If you have passed through an airport recently (volcanic ash permitting), you will probably have experienced the feeling of powerlessness specific to international travel. They've got something you want, and if you're to be sure of getting it, you're going to have to toe the line – whether padding sheepishly around security in odd socks or biting your tongue in the face of those officious types so often gainfully employed in transport hubs. At such moments, physical reality gives the recent declaration by EU Commissioner Antonio Tajani (below), that travel is a "right", a run for its money.
And he goes further, insisting that all European citizens should be entitled to travel for tourism. "The way we spend our holidays is a formidable indicator of our quality of life," he said, unveiling proposals for a scheme that would offer young people, pensioners and the less well-off subsidised breaks to other parts of the EU.
Tajani's statement seems outlandish, but it skewers an undeniable feeling of entitlement. A "proper" holiday, an "awaycation" rather than a "staycation" as marketers ludicrously have it, means air miles to far-flung climes. Time off work doesn't count, and – unfortunately for the commissioner – I'm not sure a few days across the Channel cuts it as the escape we feel we deserve.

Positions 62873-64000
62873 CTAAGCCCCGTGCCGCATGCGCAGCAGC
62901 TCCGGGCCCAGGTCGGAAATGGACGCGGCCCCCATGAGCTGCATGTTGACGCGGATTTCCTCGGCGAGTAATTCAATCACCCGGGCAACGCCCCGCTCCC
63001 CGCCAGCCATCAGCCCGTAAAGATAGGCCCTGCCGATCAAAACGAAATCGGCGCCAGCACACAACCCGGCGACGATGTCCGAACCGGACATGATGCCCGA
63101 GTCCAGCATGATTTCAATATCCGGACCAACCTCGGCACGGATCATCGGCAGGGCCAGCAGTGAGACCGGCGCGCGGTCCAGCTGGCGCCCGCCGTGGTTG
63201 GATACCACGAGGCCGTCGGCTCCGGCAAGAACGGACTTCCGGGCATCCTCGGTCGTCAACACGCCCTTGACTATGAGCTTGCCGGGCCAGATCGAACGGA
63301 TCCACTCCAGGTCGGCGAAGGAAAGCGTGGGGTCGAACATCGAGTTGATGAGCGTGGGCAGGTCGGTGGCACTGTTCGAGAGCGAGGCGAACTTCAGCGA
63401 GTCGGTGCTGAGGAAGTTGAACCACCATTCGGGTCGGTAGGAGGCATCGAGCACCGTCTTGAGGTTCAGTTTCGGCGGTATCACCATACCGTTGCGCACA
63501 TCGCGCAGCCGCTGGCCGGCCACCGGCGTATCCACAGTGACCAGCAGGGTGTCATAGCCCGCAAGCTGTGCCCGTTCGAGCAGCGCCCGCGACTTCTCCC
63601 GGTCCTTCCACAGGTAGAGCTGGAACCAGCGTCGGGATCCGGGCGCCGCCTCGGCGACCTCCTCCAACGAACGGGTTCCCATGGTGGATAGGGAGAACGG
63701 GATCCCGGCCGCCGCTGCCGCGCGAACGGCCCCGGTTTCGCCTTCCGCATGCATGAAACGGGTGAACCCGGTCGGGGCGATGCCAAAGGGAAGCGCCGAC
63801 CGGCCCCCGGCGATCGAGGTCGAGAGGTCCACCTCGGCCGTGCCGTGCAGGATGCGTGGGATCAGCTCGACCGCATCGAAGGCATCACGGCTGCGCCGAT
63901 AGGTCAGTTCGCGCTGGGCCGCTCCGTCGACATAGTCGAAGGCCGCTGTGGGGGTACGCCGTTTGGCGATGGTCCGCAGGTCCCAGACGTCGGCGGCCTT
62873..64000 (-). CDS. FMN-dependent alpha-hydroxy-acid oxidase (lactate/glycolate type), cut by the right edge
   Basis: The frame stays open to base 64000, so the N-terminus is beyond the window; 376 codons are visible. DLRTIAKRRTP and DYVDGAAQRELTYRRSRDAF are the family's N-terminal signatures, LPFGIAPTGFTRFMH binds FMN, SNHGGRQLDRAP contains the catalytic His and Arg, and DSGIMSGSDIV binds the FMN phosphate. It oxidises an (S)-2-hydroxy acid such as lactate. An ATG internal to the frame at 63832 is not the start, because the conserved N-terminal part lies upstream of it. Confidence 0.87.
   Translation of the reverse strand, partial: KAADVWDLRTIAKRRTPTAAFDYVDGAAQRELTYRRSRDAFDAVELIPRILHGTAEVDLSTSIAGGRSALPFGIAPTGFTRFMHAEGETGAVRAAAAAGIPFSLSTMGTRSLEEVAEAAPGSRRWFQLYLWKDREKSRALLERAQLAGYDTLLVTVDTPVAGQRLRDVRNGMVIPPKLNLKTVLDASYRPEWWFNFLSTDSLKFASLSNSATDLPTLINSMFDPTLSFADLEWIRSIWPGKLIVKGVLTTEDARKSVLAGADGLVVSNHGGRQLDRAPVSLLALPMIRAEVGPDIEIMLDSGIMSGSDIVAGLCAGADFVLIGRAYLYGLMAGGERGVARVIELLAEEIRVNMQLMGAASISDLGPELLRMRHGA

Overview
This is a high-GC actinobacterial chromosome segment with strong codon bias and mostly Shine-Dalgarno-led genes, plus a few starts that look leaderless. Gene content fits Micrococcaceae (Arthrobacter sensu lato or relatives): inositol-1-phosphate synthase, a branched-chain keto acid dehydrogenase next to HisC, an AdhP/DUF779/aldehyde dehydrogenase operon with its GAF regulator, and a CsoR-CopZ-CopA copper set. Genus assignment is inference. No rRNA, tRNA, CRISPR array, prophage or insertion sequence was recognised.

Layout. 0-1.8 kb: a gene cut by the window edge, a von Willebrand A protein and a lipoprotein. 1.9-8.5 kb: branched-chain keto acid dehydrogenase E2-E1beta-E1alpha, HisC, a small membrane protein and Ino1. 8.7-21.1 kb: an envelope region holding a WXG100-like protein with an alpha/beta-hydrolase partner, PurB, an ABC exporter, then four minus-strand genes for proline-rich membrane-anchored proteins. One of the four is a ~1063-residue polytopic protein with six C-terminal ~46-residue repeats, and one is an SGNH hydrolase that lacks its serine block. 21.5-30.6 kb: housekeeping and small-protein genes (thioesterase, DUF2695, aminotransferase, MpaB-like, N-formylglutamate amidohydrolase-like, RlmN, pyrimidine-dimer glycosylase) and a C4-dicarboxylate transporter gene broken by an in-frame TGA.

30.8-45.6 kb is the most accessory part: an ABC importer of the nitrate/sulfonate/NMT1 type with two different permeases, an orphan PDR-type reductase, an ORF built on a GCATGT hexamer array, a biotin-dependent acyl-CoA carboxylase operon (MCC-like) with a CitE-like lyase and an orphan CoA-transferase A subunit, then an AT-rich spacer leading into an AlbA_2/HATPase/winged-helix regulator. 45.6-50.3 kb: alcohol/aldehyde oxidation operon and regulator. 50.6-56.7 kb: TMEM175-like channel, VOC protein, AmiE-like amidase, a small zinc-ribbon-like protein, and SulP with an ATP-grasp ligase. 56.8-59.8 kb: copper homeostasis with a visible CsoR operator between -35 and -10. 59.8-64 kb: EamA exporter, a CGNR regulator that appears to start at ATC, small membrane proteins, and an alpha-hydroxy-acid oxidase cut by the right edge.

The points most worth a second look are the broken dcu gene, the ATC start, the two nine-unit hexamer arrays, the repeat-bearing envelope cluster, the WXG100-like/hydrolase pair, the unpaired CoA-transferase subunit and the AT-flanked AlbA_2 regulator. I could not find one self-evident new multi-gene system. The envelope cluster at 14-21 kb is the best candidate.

If most of us would not describe travel as a basic right, we at least view it as a personal necessity. A few years ago an internet travel company ran a campaign based on the Government's fruit and veg five-a-day recommendation, suggesting that five trips a year – from city mini-breaks to long-haul adventures – were indispensable. Without them, we would shrivel and die – or so went the implication.
It was only during a few weeks off in India this year that the luxury of the holiday fully struck me. It wasn't the white beaches fringed with exotic foliage – modern markers of "paradise" – but walking through a small industrial town with everyone around us hard at work. We weren't snapping pictures or wearing bikinis, but it still felt like an indecent display of our leisure.
Of course, tourism is based on just that – when you have satisfied all your other needs and find yourself with money and time to spare, you can celebrate and flaunt the fact by lolling around on a beach. Nonsensically, mass tourism means that those who don't necessarily have either can, and feel they ought to, do the same.
Therein lies the rub in Tajani's words – holidays as "an indicator of quality of life". If you can't improve the quality, go direct to its indicator and improve that instead. Neat idea, Signor Tajani, but Brussels' time, and ours, might be better spent considering the other 50 weeks of the year.Reuse content